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    90% of what is in our attic could disappear and it wouldn't be missed what-so-ever. Ms.P and I were talking about similar things this weekend - the need to purge stuff. This came about with questions from family about what we need for Christmas and quite frankly there wasn't really anything we "needed." The new iPod and other wants would be nice and things like that, but need...
    "Whatever beer I'm drinking, is better than the one I'm not." DMLW
    "Budweiser sells a product they reflectively insist on calling beer." John Oliver

  5. #5
    Cyburbian Bertrand's avatar
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    Living the simple life

    My wife and I really do try to live the simple life. Not because we are cheap - though some may disagree, but because there is no need for the excess. We do not have cable or a dish, just rabbit ears and 9 stations. My wife gets some really great clothes from Goodwill (especially the one in the wealthy part of town) and I splurge for clothes every other year and look for sales. No need to rent movies when our library has a huge selection. I drive a '97 Corolla and fill up my tank twice a month because I can walk to work.

    Little things like that can make a difference.
    Satan in the Suburbs

  6. #6
    Chairman of the bored Maister's avatar
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    I went to the woods because I wished to live deliberately, to front only the essential facts of life, and see if I could not learn what it had to teach, and not, when I came to die, discover that I had not lived. I did not wish to live what was not life, living is so dear; nor did I wish to practice resignation, unless it was quite necessary. I wanted to live deep and suck out all the marrow of life, to live so sturdily and Spartanlike as to put to rout all that was not life, to cut a broad swath and shave close, to drive life into a corner, and reduce it to its lowest terms, and, if it proved to be mean, why then to get the whole and genuine meanness of it, and publish its meanness to the world; or if it were sublime, to know it by experience, and to be able to give a true account of it in my next excursion. For most men, it appears to me, are in a strange uncertainty about it, whether it is of the devil or of God, and have somewhat hastily concluded that it is the chief end of man here to “glorify God and enjoy him forever.”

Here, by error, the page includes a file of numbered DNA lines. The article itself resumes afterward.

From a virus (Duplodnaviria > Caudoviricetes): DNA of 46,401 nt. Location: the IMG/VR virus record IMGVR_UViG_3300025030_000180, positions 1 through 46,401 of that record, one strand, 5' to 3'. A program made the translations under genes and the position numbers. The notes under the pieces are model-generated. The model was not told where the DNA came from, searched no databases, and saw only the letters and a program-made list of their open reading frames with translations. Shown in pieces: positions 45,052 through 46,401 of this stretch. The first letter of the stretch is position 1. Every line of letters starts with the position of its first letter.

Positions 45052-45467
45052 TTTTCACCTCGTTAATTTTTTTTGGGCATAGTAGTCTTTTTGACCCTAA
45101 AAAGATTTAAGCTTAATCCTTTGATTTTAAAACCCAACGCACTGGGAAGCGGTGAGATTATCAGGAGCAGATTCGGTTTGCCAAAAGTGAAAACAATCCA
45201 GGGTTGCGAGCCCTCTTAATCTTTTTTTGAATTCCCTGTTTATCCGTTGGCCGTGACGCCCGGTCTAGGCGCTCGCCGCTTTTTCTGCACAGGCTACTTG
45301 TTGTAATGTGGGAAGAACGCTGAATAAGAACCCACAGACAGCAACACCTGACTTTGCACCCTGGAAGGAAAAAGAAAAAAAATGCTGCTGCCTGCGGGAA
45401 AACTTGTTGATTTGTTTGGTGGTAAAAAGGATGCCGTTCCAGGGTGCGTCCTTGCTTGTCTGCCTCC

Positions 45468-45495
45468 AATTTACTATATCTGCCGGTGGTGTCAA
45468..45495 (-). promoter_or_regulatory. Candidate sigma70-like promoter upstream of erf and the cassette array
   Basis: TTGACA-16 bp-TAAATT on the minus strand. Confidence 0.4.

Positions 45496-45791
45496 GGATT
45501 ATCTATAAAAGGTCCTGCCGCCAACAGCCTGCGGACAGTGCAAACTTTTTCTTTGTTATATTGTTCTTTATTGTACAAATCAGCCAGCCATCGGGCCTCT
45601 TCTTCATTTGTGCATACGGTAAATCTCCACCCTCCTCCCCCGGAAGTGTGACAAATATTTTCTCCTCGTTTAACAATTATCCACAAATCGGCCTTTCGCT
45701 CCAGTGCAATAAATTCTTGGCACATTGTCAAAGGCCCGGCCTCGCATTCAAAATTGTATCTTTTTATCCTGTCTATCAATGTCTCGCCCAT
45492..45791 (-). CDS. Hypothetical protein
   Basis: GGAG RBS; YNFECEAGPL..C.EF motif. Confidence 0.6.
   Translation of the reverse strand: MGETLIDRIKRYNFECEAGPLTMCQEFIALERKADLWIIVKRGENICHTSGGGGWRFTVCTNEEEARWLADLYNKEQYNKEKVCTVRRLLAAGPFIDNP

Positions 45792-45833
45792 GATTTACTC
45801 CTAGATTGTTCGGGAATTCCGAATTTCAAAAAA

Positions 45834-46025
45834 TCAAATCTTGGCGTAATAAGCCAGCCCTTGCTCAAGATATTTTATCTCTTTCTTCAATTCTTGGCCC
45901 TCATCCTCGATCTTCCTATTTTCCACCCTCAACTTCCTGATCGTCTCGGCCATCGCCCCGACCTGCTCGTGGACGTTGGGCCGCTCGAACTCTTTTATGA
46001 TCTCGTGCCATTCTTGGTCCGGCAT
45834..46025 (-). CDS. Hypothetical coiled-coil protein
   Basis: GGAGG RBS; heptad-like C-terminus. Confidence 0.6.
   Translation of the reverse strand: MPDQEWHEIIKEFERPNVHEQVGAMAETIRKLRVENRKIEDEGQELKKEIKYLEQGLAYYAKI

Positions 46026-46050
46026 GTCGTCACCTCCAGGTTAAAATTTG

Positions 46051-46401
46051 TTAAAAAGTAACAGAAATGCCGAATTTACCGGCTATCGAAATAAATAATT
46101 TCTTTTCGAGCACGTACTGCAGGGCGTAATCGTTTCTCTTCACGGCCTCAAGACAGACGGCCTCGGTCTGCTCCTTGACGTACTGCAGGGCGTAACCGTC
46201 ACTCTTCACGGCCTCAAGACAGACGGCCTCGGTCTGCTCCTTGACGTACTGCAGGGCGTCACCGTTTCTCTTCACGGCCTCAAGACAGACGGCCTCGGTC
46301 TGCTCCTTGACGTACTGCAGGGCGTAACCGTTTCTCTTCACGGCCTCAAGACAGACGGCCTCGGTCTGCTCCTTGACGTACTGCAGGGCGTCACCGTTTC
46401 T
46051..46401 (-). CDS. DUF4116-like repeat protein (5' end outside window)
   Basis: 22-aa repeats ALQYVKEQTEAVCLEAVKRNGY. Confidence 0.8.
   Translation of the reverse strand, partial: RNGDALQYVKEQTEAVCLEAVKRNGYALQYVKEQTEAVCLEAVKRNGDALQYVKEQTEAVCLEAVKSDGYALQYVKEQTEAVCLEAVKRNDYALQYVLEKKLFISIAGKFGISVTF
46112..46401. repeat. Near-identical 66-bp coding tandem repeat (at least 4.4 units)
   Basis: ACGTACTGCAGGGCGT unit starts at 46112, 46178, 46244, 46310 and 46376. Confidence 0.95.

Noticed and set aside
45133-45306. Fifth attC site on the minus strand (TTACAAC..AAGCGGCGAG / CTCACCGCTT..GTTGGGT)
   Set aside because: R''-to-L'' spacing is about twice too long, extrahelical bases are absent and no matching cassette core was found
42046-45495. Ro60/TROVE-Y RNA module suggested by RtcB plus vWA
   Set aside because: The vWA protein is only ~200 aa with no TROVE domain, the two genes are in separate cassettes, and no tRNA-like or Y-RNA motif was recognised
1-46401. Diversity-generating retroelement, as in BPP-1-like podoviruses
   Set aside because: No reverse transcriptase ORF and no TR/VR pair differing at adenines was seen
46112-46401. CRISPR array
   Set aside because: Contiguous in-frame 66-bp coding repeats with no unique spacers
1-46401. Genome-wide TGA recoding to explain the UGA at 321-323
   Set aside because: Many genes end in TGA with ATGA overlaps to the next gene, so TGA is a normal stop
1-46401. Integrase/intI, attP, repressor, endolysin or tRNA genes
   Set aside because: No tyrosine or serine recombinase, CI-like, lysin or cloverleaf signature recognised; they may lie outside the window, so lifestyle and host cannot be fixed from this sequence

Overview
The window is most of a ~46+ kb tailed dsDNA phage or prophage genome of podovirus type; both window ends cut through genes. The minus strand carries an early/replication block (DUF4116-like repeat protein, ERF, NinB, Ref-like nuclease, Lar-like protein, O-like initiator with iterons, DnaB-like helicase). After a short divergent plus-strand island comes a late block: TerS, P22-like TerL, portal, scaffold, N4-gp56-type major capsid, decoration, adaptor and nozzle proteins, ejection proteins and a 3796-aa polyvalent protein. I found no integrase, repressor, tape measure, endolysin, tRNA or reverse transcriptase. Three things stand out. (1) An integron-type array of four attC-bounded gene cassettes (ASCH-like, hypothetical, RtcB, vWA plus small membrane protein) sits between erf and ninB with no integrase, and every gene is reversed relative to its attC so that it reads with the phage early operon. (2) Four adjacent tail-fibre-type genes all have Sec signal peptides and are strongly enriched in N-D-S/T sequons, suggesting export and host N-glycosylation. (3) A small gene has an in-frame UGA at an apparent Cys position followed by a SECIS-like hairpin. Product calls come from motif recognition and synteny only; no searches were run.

Henry David Thoreau - Walden - from 'Where I Lived and What I Lived For'

    I left the woods for as good a reason as I went there. Perhaps it seemed to me that I had several more lives to live, and could not spare any time for that one. It is remarkable how easily and insensibly we fall into a particular route, and make a beaten track for ourselves. I had not lived there a week before my feet wore a path from my door to the pond side; and though it is five or six years since I trod it, it is still quite distinct. It is true, I fear, that others may have fallen into it, and so helped to keep it open. The surface of the earth is soft and impressible by the feet of men; and so with the paths which the mind travels. How worn and dusty, then, must be the highways of the world, how deep the ruts of tradition and conformity! I did not wish to take a cabin passage, but rather to go before the mast and on the deck of the world, for there I could best see the moonlight amid the mountains. I do not wish to go below now.